Tacoma City Council is scheduled to vote Oct. 26 on a resolution that would authorize an agreement with a contractor to begin repairs to Old Town Dock.
In 2008, the 137-year-old dock, which is owned by the City of Tacoma and maintained by Metro Parks Tacoma, was closed to visitors after the City’s public works department deemed it a danger to visitors. The deck had deteriorated and the lack of a handrail made it a public safety concern.
If City Council approves the resolution, it would award a $319,000 contract to Reid Middleton to perform design, permitting, and construction support services for the repairs. The City would fund $159,500; Metro Parks would fund $159,500. According to documentation submitted with the resolution, the project would complete repairs to reopen the dock and bring it up to current code. The documents also show the City is in violation of an agreement with the Washington State Interagency Committee for Outdoor Recreation requiring the pier to be open for water-based activities.
In July, Metro Parks and the City announced up to $2 million in bond funds — $1 million from a City bond and $1 million from a Metro Parks bond — were available to rehabilitate the structure. The wooden pier, which is located at 2123 Schuster Parkway and juts out from Schuster Parkway into Commencement Bay, has been a hub for a variety of activities. A public meeting was held June 23 in Old Town to share the results of a structural survey to assist in the repairs and modifications required to reopen the dock and outline the next steps. A five-person advisory group was created to guide the process. Two assessments were completed to determine the extent of damage and establish a project budget.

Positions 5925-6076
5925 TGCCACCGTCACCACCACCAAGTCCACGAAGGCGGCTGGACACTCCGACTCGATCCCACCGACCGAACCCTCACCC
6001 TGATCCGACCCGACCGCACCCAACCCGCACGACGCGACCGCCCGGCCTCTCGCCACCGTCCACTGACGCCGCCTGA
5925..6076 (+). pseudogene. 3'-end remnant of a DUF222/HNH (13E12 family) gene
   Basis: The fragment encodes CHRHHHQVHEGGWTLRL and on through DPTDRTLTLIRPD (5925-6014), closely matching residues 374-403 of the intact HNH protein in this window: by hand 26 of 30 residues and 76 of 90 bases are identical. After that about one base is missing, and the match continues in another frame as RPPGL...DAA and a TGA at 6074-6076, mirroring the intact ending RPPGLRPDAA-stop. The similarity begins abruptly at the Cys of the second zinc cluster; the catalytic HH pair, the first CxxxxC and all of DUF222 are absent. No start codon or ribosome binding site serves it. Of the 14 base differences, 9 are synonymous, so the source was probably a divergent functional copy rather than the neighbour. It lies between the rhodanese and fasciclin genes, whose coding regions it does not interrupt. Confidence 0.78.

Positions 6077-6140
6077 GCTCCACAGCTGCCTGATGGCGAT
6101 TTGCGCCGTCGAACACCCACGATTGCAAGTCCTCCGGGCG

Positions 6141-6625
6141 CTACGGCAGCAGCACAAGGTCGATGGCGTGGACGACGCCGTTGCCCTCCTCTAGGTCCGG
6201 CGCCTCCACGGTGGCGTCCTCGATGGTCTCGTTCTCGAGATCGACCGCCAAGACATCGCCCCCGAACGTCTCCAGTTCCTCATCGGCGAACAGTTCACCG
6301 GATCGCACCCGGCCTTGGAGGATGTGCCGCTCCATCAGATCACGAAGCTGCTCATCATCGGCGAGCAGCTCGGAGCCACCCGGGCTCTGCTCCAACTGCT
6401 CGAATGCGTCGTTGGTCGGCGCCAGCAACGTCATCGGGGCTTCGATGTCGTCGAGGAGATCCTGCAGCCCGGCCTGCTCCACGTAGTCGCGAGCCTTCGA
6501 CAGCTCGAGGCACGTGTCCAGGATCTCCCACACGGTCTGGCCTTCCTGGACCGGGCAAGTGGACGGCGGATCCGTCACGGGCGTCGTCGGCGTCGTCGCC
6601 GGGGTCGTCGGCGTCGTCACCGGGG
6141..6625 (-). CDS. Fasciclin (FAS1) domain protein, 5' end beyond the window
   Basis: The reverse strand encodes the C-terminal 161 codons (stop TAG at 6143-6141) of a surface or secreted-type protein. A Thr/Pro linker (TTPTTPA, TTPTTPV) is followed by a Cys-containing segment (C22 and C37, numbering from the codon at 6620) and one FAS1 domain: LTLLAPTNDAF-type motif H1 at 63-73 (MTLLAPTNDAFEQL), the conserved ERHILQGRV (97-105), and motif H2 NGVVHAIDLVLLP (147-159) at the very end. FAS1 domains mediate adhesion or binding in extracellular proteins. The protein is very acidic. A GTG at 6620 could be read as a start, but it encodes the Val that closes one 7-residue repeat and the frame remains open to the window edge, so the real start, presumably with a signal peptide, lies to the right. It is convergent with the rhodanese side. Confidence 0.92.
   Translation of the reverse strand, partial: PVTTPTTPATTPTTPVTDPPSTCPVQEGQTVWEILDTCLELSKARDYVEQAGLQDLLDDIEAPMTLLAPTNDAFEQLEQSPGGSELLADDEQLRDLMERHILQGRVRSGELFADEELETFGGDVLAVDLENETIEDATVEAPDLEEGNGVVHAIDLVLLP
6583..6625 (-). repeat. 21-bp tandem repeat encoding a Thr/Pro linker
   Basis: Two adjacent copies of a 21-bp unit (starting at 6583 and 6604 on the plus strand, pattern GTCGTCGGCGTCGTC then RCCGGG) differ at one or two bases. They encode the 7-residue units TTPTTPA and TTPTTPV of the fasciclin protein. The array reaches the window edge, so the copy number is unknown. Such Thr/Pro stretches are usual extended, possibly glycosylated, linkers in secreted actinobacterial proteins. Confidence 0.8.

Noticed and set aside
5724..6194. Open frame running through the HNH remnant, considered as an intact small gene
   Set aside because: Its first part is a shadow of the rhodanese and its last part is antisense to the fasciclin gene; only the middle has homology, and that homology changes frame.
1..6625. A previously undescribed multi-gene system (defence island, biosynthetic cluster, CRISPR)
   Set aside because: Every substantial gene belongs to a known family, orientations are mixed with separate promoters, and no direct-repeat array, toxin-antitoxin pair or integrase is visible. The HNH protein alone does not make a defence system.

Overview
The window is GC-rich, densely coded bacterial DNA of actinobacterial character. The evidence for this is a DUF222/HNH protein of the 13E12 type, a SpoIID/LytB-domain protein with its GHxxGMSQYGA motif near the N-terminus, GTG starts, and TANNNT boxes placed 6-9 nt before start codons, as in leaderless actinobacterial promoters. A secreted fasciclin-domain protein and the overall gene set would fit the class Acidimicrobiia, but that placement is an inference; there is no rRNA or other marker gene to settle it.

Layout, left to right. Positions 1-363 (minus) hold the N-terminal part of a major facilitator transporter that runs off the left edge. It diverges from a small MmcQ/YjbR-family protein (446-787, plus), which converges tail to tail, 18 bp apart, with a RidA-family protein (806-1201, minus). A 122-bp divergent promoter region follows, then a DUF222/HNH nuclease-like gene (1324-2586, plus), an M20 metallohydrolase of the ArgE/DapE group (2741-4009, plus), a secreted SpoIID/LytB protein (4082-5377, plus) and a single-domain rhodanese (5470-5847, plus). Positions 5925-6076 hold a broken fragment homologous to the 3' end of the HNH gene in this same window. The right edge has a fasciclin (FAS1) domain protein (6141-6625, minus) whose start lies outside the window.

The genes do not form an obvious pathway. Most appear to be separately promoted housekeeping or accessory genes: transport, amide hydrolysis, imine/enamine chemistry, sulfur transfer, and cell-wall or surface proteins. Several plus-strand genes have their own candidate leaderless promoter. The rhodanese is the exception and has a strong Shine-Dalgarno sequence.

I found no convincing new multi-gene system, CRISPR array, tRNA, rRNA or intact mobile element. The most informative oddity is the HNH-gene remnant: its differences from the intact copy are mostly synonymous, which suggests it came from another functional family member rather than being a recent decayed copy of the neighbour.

Also in July, Tacoma City Manager Eric Anderson noted in one of his weekly reports to City Council that a two-year permitting time frame is expected for the project, according to public works staff.
“Actual permitting time required will depend on the backlog at the various agencies, review times, and additional information or requirements requested by the permitting agencies,” wrote Anderson in the July 22 report. “This project is also affected by the fish window and must occur when in-water work is allowed. The schedule takes this additional constraint into account and allows one year for construction. The project will be completed in as timely a manner as possible.”